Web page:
What is a Midget Faded Rattlesnake
Midget Faded Rattlesnake Overview
Tiny in size, the Midget Faded Rattlesnake is a smaller species of venomous pit vipers but don’t let their size fool you, these snakes can be more lethal than other species of rattlesnakes twice their size.
Most rattlesnakes in the western United States have venomous bites that mostly contain a toxin called hemotoxin. In short, a hemotoxin is a toxin that destroys red blood cells in the body which is bad for surrounding tissue and organs. While this is bad, it’s still pretty treatable.
The Midget Faded Rattlesnake has venom that contains mostly neurotoxins which means the toxin will target the nervous system of the bite victim. For those who may not know or have forgotten, your nervous system controls your entire body and allows your organs to function.
For this reason, neurotoxin-rich venoms are generally considered the most dangerous and lethal for humans causing organ failure and even brain damage if treatment is given as fast as possible.
Even though neurotoxins are generally considered to be the more dangerous of the venom types, the Eastern Diamondback Rattlesnake, considered to be the deadliest rattlesnake in North America, has a venom that contains more hemotoxin than it does neurotoxins but it also injects massive amounts of venom in its bite.
Now with all of that said, back to the little guy.
The Midget Faded Rattlesnake, while potentially deadly and definitely dangerous, is a reclusive and arguably peaceful species of rattlesnake that would rather blend into its surroundings with its natural camouflage than stand and fight anything in its territory.
Now with that being said, they will attack humans if they feel threatened so it’s best to give the Midget Faded Rattlesnake some space if you encounter one in the wild.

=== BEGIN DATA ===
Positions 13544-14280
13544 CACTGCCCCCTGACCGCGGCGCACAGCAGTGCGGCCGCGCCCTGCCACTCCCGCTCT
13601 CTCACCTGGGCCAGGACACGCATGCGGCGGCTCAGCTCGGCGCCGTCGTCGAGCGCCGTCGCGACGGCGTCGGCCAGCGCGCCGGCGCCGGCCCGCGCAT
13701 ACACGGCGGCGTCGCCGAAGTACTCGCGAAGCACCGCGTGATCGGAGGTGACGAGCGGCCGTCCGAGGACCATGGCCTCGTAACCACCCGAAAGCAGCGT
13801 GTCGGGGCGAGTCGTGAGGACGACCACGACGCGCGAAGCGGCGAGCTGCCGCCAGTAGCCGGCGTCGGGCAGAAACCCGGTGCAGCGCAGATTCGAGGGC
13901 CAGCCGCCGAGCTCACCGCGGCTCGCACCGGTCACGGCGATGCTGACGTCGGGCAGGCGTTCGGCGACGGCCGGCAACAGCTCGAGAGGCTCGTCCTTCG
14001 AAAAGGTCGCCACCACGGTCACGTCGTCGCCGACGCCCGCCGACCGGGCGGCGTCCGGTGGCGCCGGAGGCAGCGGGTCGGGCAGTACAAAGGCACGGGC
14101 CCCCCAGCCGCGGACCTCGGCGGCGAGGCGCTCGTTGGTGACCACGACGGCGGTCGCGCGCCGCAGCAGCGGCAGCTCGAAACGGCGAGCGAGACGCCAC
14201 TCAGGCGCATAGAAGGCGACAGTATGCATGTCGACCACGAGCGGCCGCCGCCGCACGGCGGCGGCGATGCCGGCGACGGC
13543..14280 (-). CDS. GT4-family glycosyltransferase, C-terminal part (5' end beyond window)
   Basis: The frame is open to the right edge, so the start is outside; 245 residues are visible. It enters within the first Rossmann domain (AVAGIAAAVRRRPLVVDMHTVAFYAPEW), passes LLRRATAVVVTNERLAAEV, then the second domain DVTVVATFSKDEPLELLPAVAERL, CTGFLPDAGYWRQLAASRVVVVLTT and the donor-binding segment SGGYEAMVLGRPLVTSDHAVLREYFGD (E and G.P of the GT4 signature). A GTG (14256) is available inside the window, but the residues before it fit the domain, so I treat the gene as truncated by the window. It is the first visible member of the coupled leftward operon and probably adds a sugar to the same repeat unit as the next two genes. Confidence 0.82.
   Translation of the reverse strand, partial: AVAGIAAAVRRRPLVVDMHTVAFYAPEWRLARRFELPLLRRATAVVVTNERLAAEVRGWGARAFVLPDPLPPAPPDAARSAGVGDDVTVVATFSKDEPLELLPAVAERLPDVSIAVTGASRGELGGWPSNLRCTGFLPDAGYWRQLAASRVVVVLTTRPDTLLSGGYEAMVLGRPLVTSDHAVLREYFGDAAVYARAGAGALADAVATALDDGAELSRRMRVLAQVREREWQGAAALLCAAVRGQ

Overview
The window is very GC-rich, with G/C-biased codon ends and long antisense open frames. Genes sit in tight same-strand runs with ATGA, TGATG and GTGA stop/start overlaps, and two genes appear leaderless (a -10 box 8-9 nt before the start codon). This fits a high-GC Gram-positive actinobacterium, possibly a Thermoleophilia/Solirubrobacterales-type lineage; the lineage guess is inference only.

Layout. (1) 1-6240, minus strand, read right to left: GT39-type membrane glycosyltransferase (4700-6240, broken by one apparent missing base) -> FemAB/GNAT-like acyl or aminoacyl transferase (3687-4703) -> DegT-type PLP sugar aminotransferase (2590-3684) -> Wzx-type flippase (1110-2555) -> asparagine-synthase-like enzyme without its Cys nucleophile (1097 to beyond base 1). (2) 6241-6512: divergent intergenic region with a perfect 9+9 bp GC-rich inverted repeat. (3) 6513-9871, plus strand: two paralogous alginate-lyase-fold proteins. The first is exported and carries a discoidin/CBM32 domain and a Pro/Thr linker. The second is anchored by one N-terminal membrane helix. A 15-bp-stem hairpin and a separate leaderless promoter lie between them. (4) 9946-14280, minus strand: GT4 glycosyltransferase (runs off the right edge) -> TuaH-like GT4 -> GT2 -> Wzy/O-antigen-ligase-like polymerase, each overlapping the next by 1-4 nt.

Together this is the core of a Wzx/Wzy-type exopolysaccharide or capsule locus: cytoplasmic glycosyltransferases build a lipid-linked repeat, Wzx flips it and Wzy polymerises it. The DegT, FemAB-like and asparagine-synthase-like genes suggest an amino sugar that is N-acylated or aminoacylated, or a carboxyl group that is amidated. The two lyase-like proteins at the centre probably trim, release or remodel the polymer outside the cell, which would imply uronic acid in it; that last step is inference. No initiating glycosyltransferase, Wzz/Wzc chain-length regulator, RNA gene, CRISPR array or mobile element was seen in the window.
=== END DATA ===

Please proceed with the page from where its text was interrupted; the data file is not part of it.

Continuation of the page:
- Kingdom: Animalia
- Phylum: Chordata
- Class: Reptilia
- Order: Squamata
- Suborder: Serpentes
- Family: Viperidae
- Genus: Crotalus
- Species: C. concolor
Size and Body Description
As stated before, they are on the smaller side of the rattlesnake family so if you see one in the wild, just take your average rattlesnake body type and shrink it down a little.
The snake will still have a thick body that narrows towards the tail and head as well as the classic triangle shape head that all rattlesnakes have. On the head, the snake will have stripes that extend to the back of its jaw and meet up with the patterns that run the length of the snake’s body.
As far as coloration goes, this is where they get the second part of its name. This snake will be faded brown, tan, off yellow, reddish, or even slightly pink. The Midget Faded Rattlesnake also has splotches that run the length of its body that eventually turn into bands once you reach the tail.
The splotches are dark on the outside, usually black or dark brown, and gradually get lighter as you get closer to the center. When they are born, the Midget Faded Rattlesnake has pronounced coloration and patterning but it eventually fades as the snake starts to mature becoming harder and harder to see.
The Midget Faded Rattlesnake usually stops growing around 20 to 24 inches in length with the rare one reaching upwards of 30 inches.
While the Midget Faded Rattlesnake may have unique venom, it doesn’t really have a unique diet to show for it.
The snake will eat a traditional diet of small mammals, lizards, and birds.
Breeding season is May and can go into the summer months of July or August. The female snake will give live birth sometime in August to September. The female Midget Faded Rattlesnake will typically give birth to 3 or 4 babies but there have been rare instances of up to 7 babies born at once.
The Midget Faded Rattlesnake only lives on the western side of the United States in the Colorado and Green River Basin of Utah, Colorado, and Wyoming with extremely rare, but not officially confirmed, siting in north Arizona.
While these snakes are not federally protected because they are considered a stable species, The Midget Faded Rattlesnake does have protections based on the state they are found in.
In Wyoming, they are a protected species and require the Wyoming Game and Fish Department to handle and remove snakes that may be causing issues.